I have to give Republicans credit for consistent ideology — even when experience and factual analysis prove them wrong over and over. Kansas enacted a tax policy similar to the one moving through Congress now, and it has been a disaster for the state. Lo and behold, when you don’t collect enough tax revenue, public services like elementary and secondary schools fall apart. The notion that a huge burst in economic vitality will fix the problem is a myth — things just fall apart. Wisconsin under Governor Scott Walker is now the second case in point: big tax cuts, no economic boom, and no money for deteriorating public services.
I suppose Republicans will get this terrible tax bill through Congress, and Trump will sign it. I’ll get a tax cut, a lot of ordinary Americans won’t — and they voted for Trump, while I did not. He thinks they’ll continue to love him anyway, and with elections coming up in 2018, we’ll see.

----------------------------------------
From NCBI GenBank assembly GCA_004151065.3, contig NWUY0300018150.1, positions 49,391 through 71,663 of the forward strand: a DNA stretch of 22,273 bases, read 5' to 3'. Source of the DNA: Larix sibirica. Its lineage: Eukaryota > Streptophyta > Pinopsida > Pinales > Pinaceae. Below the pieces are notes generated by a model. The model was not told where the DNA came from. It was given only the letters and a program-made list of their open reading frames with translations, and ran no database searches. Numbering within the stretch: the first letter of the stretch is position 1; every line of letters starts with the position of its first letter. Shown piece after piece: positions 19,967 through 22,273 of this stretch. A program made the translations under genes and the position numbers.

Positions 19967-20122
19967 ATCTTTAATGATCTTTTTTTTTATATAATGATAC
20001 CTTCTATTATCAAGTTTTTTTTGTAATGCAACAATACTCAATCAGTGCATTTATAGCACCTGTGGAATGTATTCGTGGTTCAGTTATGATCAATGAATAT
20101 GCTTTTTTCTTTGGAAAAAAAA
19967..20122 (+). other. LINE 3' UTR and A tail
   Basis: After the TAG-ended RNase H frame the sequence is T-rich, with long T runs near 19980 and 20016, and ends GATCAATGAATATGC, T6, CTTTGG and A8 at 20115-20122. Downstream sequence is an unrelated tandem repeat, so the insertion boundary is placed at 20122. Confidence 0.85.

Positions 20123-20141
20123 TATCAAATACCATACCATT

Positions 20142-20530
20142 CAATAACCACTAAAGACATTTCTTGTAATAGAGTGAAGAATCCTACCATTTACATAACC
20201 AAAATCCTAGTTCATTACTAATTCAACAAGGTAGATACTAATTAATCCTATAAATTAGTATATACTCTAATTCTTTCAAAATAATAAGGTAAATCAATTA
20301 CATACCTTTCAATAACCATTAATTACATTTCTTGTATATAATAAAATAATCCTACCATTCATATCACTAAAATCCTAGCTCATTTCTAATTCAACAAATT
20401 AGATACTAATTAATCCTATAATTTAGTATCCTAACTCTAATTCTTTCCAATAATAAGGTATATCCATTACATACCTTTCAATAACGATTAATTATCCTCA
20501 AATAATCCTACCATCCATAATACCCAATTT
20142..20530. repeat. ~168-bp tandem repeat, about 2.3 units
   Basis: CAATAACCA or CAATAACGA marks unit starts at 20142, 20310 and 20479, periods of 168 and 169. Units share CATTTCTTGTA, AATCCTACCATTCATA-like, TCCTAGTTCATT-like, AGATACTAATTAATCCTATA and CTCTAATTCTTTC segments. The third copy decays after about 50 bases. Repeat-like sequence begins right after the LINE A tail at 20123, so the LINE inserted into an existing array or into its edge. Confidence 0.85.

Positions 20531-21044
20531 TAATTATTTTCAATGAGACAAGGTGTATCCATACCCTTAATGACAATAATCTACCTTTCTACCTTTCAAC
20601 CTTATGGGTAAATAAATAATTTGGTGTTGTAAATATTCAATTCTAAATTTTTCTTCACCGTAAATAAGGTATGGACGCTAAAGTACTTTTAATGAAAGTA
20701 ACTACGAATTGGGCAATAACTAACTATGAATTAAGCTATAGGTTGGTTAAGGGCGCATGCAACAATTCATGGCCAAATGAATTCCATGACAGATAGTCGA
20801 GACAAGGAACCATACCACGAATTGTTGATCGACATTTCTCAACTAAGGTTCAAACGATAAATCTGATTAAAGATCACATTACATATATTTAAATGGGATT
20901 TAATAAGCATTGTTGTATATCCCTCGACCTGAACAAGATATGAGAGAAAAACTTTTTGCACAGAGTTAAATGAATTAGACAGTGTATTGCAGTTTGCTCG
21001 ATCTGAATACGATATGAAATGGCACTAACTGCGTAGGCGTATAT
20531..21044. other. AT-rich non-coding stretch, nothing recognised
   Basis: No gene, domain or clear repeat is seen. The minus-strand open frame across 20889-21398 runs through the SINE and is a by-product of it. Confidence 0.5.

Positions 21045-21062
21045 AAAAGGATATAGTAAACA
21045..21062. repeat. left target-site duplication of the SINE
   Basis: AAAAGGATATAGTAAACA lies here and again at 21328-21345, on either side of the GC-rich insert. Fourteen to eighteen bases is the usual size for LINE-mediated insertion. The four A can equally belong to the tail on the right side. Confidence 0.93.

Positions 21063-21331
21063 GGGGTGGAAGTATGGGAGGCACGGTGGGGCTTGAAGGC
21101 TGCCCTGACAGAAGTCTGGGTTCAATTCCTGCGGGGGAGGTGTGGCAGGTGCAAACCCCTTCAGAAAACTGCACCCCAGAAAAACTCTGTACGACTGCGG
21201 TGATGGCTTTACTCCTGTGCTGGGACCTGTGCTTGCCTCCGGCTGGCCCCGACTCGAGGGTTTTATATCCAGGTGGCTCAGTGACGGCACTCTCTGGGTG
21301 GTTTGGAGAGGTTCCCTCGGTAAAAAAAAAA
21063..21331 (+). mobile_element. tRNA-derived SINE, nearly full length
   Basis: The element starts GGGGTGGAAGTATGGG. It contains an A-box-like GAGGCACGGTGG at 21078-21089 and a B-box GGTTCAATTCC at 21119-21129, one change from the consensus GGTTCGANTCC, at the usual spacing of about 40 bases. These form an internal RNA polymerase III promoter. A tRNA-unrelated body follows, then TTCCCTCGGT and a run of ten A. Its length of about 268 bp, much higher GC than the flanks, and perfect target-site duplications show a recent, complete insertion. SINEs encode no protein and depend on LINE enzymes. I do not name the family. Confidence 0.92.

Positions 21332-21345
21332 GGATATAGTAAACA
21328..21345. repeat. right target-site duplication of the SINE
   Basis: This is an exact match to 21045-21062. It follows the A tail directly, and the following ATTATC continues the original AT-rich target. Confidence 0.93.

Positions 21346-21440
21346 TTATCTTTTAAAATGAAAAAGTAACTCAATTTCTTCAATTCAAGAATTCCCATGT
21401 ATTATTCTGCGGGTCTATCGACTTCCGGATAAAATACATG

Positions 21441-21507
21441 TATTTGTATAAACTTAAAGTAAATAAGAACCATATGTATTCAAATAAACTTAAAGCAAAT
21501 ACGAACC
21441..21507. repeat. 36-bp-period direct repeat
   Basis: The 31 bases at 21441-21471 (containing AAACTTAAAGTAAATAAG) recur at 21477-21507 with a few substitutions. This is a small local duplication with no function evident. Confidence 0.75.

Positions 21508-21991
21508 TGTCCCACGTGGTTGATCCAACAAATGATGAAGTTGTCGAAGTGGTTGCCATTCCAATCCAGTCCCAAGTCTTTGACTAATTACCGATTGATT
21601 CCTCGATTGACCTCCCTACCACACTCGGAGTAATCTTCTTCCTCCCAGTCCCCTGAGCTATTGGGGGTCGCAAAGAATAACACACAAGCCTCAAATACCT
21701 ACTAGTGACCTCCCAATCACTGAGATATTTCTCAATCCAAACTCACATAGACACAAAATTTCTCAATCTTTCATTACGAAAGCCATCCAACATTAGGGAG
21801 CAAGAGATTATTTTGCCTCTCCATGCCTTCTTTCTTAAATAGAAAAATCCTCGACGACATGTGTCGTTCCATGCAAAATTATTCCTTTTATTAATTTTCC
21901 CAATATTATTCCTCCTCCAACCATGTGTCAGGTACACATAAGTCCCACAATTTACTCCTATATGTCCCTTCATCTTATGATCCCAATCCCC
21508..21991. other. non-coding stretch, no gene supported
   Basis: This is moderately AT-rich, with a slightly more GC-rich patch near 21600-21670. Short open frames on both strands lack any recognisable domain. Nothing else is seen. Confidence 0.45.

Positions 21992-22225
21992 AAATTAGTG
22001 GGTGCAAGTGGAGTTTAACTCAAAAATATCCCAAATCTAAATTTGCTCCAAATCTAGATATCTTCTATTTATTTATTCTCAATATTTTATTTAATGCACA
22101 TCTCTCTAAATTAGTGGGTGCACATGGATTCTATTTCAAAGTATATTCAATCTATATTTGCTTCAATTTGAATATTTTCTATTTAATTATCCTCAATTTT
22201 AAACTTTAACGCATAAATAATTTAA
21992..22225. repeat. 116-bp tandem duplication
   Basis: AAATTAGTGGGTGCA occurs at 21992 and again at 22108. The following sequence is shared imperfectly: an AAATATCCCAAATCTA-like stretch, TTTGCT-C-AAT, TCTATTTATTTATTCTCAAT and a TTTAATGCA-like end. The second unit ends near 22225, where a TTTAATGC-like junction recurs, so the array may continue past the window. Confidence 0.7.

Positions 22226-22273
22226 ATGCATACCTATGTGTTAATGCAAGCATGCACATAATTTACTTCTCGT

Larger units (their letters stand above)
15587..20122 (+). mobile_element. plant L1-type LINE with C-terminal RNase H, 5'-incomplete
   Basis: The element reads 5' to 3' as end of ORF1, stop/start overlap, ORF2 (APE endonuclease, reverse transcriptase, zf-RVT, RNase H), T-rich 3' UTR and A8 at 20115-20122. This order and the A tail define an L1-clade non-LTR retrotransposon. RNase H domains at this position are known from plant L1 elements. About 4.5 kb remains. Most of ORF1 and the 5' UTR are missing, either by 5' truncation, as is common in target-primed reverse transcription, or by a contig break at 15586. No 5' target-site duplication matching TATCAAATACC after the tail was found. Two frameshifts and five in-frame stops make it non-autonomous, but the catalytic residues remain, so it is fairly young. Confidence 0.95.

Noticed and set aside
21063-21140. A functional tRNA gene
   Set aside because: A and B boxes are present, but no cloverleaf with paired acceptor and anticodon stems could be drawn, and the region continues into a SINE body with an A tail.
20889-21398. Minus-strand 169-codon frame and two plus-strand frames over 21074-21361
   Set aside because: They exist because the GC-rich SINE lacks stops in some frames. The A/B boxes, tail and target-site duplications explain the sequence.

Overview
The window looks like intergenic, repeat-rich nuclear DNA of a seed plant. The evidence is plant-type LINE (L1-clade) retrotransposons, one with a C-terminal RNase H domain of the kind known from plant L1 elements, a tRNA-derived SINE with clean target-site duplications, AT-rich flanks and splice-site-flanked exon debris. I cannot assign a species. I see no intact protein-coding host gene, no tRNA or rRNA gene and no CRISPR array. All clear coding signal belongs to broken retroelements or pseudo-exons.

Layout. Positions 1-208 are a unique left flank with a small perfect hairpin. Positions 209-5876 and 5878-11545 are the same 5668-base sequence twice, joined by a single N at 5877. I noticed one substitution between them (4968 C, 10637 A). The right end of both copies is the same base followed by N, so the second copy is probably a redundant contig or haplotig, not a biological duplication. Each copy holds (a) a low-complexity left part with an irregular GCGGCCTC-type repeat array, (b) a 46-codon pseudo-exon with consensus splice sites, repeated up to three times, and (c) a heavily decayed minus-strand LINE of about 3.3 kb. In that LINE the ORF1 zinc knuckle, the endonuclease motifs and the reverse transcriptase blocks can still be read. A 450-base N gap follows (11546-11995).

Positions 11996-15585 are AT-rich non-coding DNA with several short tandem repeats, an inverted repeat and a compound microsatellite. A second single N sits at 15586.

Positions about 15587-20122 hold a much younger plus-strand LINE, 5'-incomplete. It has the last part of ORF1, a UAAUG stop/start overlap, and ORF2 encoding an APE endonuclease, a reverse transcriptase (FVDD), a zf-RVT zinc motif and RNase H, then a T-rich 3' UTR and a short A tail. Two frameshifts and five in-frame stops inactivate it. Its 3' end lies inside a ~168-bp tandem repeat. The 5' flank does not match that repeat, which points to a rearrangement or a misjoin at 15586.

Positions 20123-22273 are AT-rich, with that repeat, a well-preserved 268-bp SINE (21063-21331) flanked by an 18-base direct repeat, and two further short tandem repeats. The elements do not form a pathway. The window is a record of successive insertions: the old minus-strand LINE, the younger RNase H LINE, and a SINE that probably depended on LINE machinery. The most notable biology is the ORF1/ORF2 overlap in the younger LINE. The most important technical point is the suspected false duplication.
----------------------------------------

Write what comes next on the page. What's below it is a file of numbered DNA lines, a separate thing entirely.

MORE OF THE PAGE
Mr. “King of Debt” is perfectly comfortable running up the national debt — I still think he has in mind to default on America’s debt, or to threaten a default, just as he did repeatedly in his real estate business. Congressional Republicans are, despite their protestations, comfortable with it because making the debt rise to scary proportions allows them to cut Medicare and Social Security — something Paul Ryan has wanted to do for a long time.
As I keep saying, I wish Democrats would add the last half of the sentence that Republicans keep leaving out: “We’re letting you keep more of your hard earned money” and “so that you can pay for your own health care and retirement. If you can’t save enough, tough on you.”
People who back Trump keep wanting the rest of us to think they are not stupid. Now would be the time to demonstrate that. Maybe people really don’t care about Social Security and Medicare, but those programs are on the chopping block next.
We’ll see, when the time comes, if people really care.